Myrica cerifera

Myrica cerifera

The southern wax myrtle (Myrica cerifera L.) is a small shrub species belonging to the Myricaceae family.

Systematics –
From a systematic point of view it belongs to:
Eukaryota Domain,
Kingdom Plantae,
Subarign Tracheobionta,
Magnoliophyta Division,
Magnoliopsida class,
Subclass Hamamelidae,
Order Myricales,
Myricaceae family,
Genus Myrica,
M. cerifera species,
the terms are synonymous:
– Cerothamnus ceriferus (L.) Small;
– Cerothamnus pumilus (Michx.) Small;
– Morella cerifera L .;
– Myrica cerifera var. pumila Michx .;
– Myrica pusilla Raf ..

Etymology –
The term Myrica comes from the Greek μΰρω mýro dripping, dripping.
The specific epithet cerifer comes from wax wax and féro I produce, port: which produces waxy substances.

Geographic Distribution and Habitat –
The southern wax myrtle is a plant native to the eastern coasts of the United States and present in eastern North America, New Jersey and south through Central America to British Honduras and Puerto Rico.
The plant was also introduced in Europe where it is grown.
Its habitat is that of the forests of the tropics on sandy soils near swamps and marshes but it is adaptable to different habitats both in arid soils and in coniferous and mixed deciduous forests up to 1,000 m. s.l.m ..

Description –
Myrica cerifera is a plant in the form of a small tree or large shrub that reaches up to 14 m in height.
It is an evergreen plant with elongated leaves with a leathery texture and serrated edges that contain aromatic compounds.
It is a dioecious plant, with male and female flowers carried in catkins on separate plants.
Male flowers have three or four stamens and are surrounded by short bracts.
The female flowers develop into fruits, which are globular and surrounded by a natural wax-like coating. The species blooms from late winter to spring and bears fruit in late summer or autumn. There is no endosperm present on the seeds.
This species comes in two forms, but there is no clear dividing line between them, as there are many intermediate forms. Specimens in the driest and sandiest areas are shrub-like, have smaller rhizomes and leaves. Those that grow in moist areas with richer soil are more like trees with larger leaves.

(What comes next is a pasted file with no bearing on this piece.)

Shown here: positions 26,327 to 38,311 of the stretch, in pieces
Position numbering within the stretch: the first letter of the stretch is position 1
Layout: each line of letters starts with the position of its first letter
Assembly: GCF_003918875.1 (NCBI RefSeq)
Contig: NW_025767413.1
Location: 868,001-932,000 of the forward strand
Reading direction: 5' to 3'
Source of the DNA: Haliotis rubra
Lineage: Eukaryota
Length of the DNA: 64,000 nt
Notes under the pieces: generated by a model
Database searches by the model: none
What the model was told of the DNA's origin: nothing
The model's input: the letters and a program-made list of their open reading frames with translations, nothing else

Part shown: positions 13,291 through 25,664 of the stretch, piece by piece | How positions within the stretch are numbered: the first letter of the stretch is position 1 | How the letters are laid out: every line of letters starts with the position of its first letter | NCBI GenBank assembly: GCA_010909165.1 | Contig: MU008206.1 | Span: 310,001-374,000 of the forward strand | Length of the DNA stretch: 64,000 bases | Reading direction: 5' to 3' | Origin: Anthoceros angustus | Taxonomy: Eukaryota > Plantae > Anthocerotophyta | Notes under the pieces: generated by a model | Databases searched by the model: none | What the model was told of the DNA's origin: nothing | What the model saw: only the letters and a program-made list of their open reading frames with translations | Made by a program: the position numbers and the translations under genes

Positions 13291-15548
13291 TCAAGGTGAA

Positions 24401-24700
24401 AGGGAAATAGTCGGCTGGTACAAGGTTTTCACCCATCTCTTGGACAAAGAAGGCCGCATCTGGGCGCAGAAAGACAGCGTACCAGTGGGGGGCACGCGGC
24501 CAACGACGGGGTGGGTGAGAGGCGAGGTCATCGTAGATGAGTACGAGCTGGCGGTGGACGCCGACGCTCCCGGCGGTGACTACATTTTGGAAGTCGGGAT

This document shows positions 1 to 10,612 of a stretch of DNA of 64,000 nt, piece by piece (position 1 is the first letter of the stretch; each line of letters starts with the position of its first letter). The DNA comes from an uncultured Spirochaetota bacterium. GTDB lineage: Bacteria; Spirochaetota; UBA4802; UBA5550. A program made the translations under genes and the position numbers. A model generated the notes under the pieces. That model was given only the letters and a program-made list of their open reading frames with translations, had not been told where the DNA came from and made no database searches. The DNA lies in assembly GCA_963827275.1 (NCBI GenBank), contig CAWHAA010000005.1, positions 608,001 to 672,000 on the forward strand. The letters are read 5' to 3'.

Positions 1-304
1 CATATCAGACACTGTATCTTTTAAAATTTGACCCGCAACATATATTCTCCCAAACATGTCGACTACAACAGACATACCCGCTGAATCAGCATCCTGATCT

Cultivation –
The southern wax myrtle is a plant that grows spontaneously in an area ranging from Central America, north to south-east and south-central United States but also in Bermuda and the Caribbean.
It is successfully grown as far north, in the New York City area as in the southern Ohio Valley and in other parts of the world including Europe.
It is a resistant and very versatile plant that in addition to being used spontaneously is cultivated and used locally as a source of wax, as a food, medicine and source of dyes. Sometimes it is also grown as a hedge.
However, the plant prefers a position in open areas and with moist soil, well drained in the sun or in light shade. It prefers clayey or peaty soil without limestone. Furthermore, the established plants are quite resistant to drought and in areas exposed to even brackish winds.
Furthermore, it should be remembered that many species of this genus have a symbiotic relationship with some soil microorganisms, these form nodules on the roots and fix atmospheric nitrogen. Some of this nitrogen is used by the growing plant, but some can also be used by other plants growing nearby.
It should be emphasized that the roots of this plant host a symbiotic species of actinomycotal bacteria, which fix nitrogen at a faster rate than legumes.
Propagation can take place by sowing in autumn, using just ripe seeds, in a cold greenhouse.
The stored seed germinates best if subjected to a cold stratification of 3 months and then sown in an unheated seedbed.
Germination is generally good and transplanting should be done when the seedlings are large enough to be handled and cultivated.
It is also possible to obtain cuttings with semi-mature wood, of 5 – 8 cm. these have a fair to good percentage of engraftment.

Customs and Traditions –
The southern wax myrtle is a plant that has been used since ancient times for both food and medicinal purposes.
It was used after boiling as a treatment for fever. In 1722, Louisiana settlers were reported to drink a mixture of wax and hot water to treat severe dysentery.
In a 1737 account it was stated that it was used to treat seizures, colic, paralysis and convulsions. Beginning in the early 19th century, herbalist Samuel Thomson recommended this plant to produce “heat” within the body and as a treatment for infectious diseases and diarrhea. This use declined later in the 19th century, in favor of use for a variety of ailments, including topical use for bleeding gums. Also for twenty years starting in 1916, the root bark of this plant was listed in the American National Formulary.